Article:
“But that was the reality for the past five and a half years. Israel demanded of Hamas that it observe the truce in the south and enforce it on the [multiplicity of] armed [organizations] in the Gaza Strip. The man responsible for carrying out this policy was Ahmed Jabari.
"In return for enforcing the quiet, which was never perfect, Israel funded the Hamas regime through the flow of [shekels] in armored trucks to banks in Gaza, and continued to supply infrastructure and medical services to the inhabitants of the Gaza Strip."
Your response to that article and placing Jabari in the context of the security situation in Gaza over the past few years?
GERSHON BASKIN: Well, I don’t want it to be misinterpreted. Ahmed Jabari was not a man of peace. He was not an angel in any way. He was a warrior. He was a fighter. He was the person responsible for the Hamas coup d’état, which was conducted in June of 2007 when they brutally executed some of the Palestinian Authority security personnel. He was a strong military man who refused to speak to Israelis directly. I never had direct contact with him; it was always through third parties, other people in Hamas or other people. He never talked about peace. The truce that we were talking about was not a peace agreement. So it has to be clear: Jabari was a deeply religious Muslim who believed in the cause of Hamas and the ideology of Hamas, which includes the destruction of Israel.
But Jabari also saw, over the last year or two, a continuation of this policy of having periodic fighting with Israel that left always, in every round, between 10 and 30 Palestinians killed in Gaza, a lot of destruction, and almost no one killed in Israel. The lack of balance of power and force is so—is so obvious here that Jabari came to the conclusion, along with others in Hamas, that this was futile, a futile way to fight Israel, and they wanted a time-out. During the time-out, it was obvious that they were going to continue to build their forces, continue to smuggle in weapons through the tunnels and other ways to build up their rocket potential, longer-range rockets, anti-aircraft missiles. So this was Jabari’s thinking.
Now, my perspective on this was that Israel had to secure quiet. It is unacceptable for the civilian population in the south of Israel to be constantly under the threat of rocket fire from Gaza. There are several ways to achieve that quiet. One is to do what Israel is doing now: to assassinate people, to put two-and-a-half million people in—1.6 million people in Gaza under rocket fire, to put another million people in Israel under rocket fire. To kill a lot of people, to do a lot of damage, in the end will create some kind of deterrence and have quiet for a period of time. Or we could try what we’ve never tried before, and that’s engagement, dialogue and trying to reach some longer-term understandings. I don’t know if it would have worked. Honestly, I don’t know if Jabari would have held to the terms of the agreements or if the other factions would have given into that. My point was: Let’s try it. We’ve never done it before. Let’s try it. Maybe will have a dynamic of its own, which, instead of leading to more escalation, will actually bring about de-escalation and a possibility of having a new kind of relationship with Gaza.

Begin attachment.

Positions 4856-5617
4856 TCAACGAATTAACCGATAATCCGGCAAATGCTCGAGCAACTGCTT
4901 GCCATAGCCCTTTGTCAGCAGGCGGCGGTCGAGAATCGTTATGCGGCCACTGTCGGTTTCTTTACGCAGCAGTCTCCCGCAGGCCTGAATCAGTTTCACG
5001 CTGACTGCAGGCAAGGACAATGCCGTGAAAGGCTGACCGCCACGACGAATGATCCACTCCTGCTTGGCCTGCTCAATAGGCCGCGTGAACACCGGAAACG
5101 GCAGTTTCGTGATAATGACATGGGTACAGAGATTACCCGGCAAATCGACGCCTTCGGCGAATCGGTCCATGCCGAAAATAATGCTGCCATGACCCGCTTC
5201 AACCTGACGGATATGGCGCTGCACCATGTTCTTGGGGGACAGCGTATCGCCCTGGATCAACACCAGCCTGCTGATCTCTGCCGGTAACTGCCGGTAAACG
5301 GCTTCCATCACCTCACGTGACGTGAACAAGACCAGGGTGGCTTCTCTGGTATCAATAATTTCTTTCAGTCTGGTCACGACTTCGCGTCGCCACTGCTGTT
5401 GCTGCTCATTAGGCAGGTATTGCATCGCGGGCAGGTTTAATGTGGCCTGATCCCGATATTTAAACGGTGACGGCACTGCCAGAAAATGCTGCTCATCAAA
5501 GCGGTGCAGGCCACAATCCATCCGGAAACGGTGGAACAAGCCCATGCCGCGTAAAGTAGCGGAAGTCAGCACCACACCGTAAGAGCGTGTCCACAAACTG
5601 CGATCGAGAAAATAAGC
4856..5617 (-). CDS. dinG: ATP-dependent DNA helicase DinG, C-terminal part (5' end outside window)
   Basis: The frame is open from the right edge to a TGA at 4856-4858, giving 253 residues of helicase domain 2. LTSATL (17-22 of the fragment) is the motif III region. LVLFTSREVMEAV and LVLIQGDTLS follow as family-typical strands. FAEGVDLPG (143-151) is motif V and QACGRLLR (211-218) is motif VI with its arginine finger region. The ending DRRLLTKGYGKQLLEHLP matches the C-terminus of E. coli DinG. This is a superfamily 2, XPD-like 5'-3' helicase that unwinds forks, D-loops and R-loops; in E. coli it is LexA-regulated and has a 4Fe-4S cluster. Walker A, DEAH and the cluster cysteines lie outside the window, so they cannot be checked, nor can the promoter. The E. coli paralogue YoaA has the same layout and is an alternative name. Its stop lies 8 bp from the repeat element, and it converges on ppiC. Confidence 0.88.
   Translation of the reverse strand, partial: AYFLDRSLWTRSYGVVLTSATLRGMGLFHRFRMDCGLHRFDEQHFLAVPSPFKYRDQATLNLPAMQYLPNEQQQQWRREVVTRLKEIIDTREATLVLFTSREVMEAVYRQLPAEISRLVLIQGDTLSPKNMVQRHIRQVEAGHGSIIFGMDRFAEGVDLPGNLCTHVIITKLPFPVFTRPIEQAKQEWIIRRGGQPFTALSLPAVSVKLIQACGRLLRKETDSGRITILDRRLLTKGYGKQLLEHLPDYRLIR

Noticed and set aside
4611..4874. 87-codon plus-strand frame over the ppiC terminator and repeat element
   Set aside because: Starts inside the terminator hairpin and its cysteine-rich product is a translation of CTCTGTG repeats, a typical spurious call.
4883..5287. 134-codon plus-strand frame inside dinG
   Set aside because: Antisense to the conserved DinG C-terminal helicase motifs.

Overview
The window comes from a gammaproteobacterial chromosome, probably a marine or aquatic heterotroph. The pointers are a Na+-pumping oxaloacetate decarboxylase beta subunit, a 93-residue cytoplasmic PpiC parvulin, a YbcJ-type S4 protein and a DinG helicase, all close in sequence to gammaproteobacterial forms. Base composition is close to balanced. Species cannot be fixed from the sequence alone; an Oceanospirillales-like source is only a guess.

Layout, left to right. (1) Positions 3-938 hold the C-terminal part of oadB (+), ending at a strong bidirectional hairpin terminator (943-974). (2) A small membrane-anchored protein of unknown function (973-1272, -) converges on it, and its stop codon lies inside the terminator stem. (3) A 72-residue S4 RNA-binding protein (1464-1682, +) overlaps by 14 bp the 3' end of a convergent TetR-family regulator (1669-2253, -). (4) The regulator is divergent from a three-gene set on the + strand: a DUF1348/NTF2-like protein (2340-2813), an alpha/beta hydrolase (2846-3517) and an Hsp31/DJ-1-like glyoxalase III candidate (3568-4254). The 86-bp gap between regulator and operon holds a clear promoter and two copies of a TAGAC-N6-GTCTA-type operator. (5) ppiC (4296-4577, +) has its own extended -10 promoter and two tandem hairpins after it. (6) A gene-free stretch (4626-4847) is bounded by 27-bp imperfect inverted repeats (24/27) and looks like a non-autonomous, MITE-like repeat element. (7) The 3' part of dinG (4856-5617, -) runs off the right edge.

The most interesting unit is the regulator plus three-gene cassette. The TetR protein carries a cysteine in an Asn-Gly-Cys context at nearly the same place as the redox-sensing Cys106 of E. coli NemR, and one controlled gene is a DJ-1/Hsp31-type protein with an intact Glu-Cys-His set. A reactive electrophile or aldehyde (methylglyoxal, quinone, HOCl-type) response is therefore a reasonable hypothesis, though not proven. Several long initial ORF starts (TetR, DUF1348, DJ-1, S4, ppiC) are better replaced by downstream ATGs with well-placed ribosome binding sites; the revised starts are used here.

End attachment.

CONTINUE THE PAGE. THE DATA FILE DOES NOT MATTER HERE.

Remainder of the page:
AMY GOODMAN: Gershon Baskin and Mohammed Omer, I want to ask you both, the response where you each are, respectively, to these attacks right now, Gershon Baskin in Jerusalem and Mohammed Omer on his way to Khan Younis.
GERSHON BASKIN: Tafaddal, Mohammed.
MOHAMMED OMER: Yeah, shukran. Well, there is also more of this attack, just to bring more breaking news. The Israeli air strike just targeted a motorcycle in the west of Gaza City at the moment, as we speak. And ambulances are on their way to evacuate the people who were targeted. There is another new Israeli F-16 missile. We don’t know if it’s F-16 missile or if it’s the armed drones which fired a new round of missiles on the northern part of the Gaza Strip.
Let me just mention something about—back to the humanitarian situation. Today, the Egyptian prime minister made a visit to the Gaza Strip, Hisham Kandil, and he was able to see the destruction and the damage caused to the Palestinian population. And he was at Shifa Hospital holding one of the babies who was injured. And we could see that the prime minister, his T-shirt had a lot of blood on his—from this child who was injured, who actually died in the hands of the Egyptian prime minister today as he was speaking to the media.
Other thing that I would like to mention here about the crossings in the Gaza Strip, the Rafah Crossing is open today. Kerem Shalom is closed. Erez Crossing was open in the morning; now it’s closed even for humanitarian cases. According to the United Nations and according to my observation and counting, there is 12 houses that were completely demolished in the last three days. About 150 houses, including mosques, roads, schools and farmlands, are being targeted—even kindergarten for children. Begs the question: Where the Gazans are going to hide when the Israeli F-16s are firing missiles day and night?